It’s mid-September, the leaves are turning brown, the swallows are heading south and a marketer’s thoughts turn to brand valuation. That’s because this is the week that the most famous document in branding is published.
It is always fascinating to see which brands have gained and lost equity over the past12 months according to Interbrand’s annual Top 100 ranking of the world’s most valuable brands. How far have Nokia and BP fallen? How much has Apple’s brand equity increased?
But these are very much the side stories for 2010. The first thing I look at is to see which brand occupies the top spot on Interbrand’s list.
Every year, since BusinessWeek started publishing Interbrand’s Top 100 in 2001, Coca-Cola has been valued as the biggest brand in the world.
That probably made a lot more sense a decade ago than it does in 2010. Clearly Coke is a mighty brand, but is it really the most valuable one on the planet? Even in 2001 BusinessWeek added the caveat: “Coke is still No 1, but can it hang on to the top spot?.” The answer for the past ten years, according to Interbrand at least, has been an unequivocal “yes”.
Alternative valuation firms, however, would disagree. Both Brand Finance and WPP’s Brandz index rank Coke at third and fifth, respectively. While Brandz’ valuation of Coke’s brand equity at $68bn tallies closely with Interbrand’s 2009 estimate, there are huge differences in how the two firms assess the value of some of the other big brands in contention for the top spot.
Notably, Interbrand valued Google’s brand equity at only $32bn last year. That’s less than a third of the value that Brandz attributed to Google, which – at $114bn – made it the top ranked brand on their list this year.
As my former colleague and marketing guru Tim Ambler would remind us – all valuations are subjective and prone to degrees of variance. But by any standard, $82bn is one hell of a difference of opinion. So I will be intrigued to see just how much Google’s brand has improved in the eyes of Interbrand this year.
How long can a 19th-century medicinal tonic head the list of the world’s biggest brands? Or, to put it another way, surely Google’s exemplary brand associations combined with its stranglehold on search in many parts of the world make it a far more valuable asset than a fizzy beverage whose best days are behind it? If you could pick Coke or Google as a future bet, which one would you prefer?
Certainly last week we witnessed the kind of brand management that will eventually make Google the undisputed champion of the branding universe. Visitors to Google’s home page discovered to their delight that the logo on the home page was composed of a multitude of dots which moved and changed position as a user’s mouse approached it. The internet was rapidly abuzz with this latest variation of the Google logo and what it signified.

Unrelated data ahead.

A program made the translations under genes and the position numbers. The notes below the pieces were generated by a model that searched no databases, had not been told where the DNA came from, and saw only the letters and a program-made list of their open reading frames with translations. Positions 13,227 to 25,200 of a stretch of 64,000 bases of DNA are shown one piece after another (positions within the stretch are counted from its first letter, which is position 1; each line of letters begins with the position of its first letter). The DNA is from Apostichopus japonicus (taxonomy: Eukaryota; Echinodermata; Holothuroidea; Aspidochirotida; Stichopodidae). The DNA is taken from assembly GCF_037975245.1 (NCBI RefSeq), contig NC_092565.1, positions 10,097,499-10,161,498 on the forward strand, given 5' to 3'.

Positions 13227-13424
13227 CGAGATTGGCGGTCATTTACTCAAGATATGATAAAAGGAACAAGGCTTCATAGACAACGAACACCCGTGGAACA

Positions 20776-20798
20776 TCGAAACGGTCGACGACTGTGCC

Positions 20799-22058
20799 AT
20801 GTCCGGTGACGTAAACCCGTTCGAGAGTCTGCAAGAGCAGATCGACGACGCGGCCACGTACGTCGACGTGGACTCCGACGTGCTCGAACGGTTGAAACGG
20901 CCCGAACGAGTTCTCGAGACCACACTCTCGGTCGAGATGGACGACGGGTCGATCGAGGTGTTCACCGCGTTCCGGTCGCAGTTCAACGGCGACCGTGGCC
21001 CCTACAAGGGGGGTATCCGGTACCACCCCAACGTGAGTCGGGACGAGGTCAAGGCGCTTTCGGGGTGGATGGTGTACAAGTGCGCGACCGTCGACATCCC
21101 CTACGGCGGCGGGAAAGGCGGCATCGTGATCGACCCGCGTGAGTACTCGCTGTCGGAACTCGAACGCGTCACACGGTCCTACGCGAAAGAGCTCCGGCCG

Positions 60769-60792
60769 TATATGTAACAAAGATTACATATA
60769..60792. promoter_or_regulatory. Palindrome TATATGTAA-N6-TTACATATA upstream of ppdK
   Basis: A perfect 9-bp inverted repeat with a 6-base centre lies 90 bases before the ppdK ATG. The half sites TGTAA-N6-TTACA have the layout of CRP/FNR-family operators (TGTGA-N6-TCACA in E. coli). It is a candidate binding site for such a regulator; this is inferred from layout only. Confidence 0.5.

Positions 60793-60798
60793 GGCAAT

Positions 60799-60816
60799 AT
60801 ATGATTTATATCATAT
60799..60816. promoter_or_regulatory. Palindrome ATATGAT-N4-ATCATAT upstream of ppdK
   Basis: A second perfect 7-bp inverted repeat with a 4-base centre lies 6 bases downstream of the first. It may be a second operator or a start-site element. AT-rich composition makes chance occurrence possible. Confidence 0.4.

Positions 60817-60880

How long can a 19th-century medicinal tonic head the list of the world’s biggest brands?
Jump forward 24 hours and Google appeared at San Francisco’s Museum of Modern Art to announce Google Instant – a new modification to its search engine that makes Google’s search engine quicker, more efficient and even more superior to the competition. But forget the product improvement and look at the way that this new innovation was marketed.
Only rarely do you actually glimpse true acts of branded differentiation. This happens when a brand transcends its category and competitors, and does what its positioning dictates. The only rule of branding is that there are no generic rules. In Google’s case the brand defines itself around “ten things that we know to be true”.
Thing number seven states that, “there is always more information out there”. That means that Google must be fluid, to change to reflect new developments, information and daily occurrences. If that is what Google’s brand stands for then a fixed and rigid logo is simply not appropriate for the brand. Hence the fact that on a regular basis Google breaks one of the central rules of branding – thou shalt not present thy logo inconsistently – and changes its logo to reflect what is happening around the world.
On St Patrick’s Day a shamrock appears inside the Google logo. On the anniversary of the invention of Lego – the Google logo is built from bricks. And when Google upgrades itself to allow more fluid, real-time searching its logo changes to herald this new feature.
Show me a strong brand and I will show rules being broken. Consistency is an overused word in branding. Yes we must be congruent to the positioning of our brand, but the implication of that congruence – as Google ably demonstrates – is to disrupt not only the rules of search but also the general rules of branding.
So I will be looking carefully at the Top 100. Because Google deserves the top spot.
Mark Ritson is an associate professor of marketing, an award-winning columnist and a consultant to some of the world’s biggest brands
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